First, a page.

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The Medieval Writing Workshop
The Once and Future Classroom: Resources for Teaching the Middle Ages in Grades K-12 (2008)
  • Alex Mueller, University of Massachusetts Boston

If we compare elementary and secondary school classrooms today with their grammar school predecessors of the Middle Ages, we might find few similarities. The terrifying image of the medieval schoolmaster, seated in a chair with his birch in hand, ready to strike supplicant schoolboys for incorrect answers, does not match our more recent and comforting portrait of the teacher who circulates throughout the classroom and nurtures students through a student-centered curriculum. Yet, as an educator trained as both a medievalist and a high school English teacher, I am regularly provoked by the affinities I discover in medieval and modern pedagogies, particularly in their prevailing theories of knowledge acquisition and perspectives on the role of the writing instructor. In fact, the romantic conception of a teacher who creates a community of writers in the classroom by sharing her own writing and encouraging her students to make meaning through writing is firmly rooted in premodern notions of textual production and grammar school teaching practices. Medieval schoolmasters such as Bernard of Chartres, Geoffrey of Vinsauf, and Robert Henryson are striking examples of teachers who not only endorsed active learning, but also established the groundwork for the “workshop” model of writing instruction and other “modern” pedagogies. In particular, I want to demonstrate the way that premodern teaching methods have informed progressive educational movements such as the National Writing Project (NWP), which has been credited for developing the philosophy that the best teachers of writing should be writers themselves.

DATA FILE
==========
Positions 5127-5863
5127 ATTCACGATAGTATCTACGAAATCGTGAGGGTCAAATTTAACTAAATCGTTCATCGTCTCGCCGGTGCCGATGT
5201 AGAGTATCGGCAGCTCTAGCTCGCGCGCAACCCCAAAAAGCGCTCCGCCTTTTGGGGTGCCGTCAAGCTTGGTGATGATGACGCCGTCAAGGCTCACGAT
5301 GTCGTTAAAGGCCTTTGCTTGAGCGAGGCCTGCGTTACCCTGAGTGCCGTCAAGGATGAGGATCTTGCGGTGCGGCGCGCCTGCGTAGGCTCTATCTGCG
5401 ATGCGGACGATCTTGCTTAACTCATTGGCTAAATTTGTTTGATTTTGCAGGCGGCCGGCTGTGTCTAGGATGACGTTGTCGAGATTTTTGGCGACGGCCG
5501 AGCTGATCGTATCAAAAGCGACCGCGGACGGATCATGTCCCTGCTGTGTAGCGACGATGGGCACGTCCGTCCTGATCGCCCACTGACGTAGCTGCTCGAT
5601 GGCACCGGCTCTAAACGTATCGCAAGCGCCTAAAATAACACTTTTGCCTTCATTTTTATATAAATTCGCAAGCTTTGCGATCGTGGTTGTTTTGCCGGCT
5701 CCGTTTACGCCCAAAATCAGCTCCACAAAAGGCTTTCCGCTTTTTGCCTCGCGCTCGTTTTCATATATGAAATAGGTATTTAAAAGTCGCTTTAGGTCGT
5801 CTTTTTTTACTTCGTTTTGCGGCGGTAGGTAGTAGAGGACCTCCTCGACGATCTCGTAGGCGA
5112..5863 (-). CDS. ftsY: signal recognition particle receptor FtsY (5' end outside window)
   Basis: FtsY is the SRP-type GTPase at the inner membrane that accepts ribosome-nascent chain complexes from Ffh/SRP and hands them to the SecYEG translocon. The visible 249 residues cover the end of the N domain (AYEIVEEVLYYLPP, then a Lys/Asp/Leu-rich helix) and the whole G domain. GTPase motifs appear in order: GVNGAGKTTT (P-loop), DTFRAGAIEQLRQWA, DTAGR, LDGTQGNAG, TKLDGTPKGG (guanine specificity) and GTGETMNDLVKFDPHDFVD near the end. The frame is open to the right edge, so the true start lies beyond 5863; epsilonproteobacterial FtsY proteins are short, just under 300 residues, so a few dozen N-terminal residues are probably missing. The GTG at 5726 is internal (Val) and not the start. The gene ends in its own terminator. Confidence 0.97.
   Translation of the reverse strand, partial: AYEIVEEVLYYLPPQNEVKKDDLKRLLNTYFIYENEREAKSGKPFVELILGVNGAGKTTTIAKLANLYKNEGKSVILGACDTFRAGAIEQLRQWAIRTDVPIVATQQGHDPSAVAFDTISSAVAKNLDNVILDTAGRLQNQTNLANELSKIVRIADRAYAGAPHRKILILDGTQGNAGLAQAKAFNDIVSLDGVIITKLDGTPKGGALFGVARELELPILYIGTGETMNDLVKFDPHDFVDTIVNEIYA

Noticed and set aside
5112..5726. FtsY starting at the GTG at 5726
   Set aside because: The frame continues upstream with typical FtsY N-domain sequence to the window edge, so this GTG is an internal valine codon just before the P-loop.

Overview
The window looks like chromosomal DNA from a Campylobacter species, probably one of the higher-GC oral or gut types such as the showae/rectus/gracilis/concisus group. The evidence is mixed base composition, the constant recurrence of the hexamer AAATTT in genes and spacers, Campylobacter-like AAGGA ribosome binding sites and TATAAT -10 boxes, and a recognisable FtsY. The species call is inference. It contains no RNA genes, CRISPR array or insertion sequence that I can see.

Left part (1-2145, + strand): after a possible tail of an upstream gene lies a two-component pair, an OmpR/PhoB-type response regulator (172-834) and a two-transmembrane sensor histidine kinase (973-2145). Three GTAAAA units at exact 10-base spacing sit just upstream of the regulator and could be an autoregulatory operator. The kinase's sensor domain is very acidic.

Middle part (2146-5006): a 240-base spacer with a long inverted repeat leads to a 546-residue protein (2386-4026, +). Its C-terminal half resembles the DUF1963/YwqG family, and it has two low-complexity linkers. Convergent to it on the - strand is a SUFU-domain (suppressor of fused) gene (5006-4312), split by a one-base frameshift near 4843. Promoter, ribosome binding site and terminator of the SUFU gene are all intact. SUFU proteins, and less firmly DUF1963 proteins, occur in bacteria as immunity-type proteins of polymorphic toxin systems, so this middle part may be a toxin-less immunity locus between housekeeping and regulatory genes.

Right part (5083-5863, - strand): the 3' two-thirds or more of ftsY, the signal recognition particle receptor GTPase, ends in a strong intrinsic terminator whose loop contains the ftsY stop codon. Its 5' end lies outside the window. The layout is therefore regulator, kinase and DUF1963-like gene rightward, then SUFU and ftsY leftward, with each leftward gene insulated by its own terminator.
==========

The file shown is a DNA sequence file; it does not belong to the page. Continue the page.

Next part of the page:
• writing instruction,
  • student-centered curriculum,
  • teaching methods,
  • National Writing Project,
  • medieval model of schooling
Publication Date
Fall 2008
Citation Information
Alex Mueller. "The Medieval Writing Workshop" The Once and Future Classroom: Resources for Teaching the Middle Ages in Grades K-12 Vol. 6 Iss. 2 (2008)
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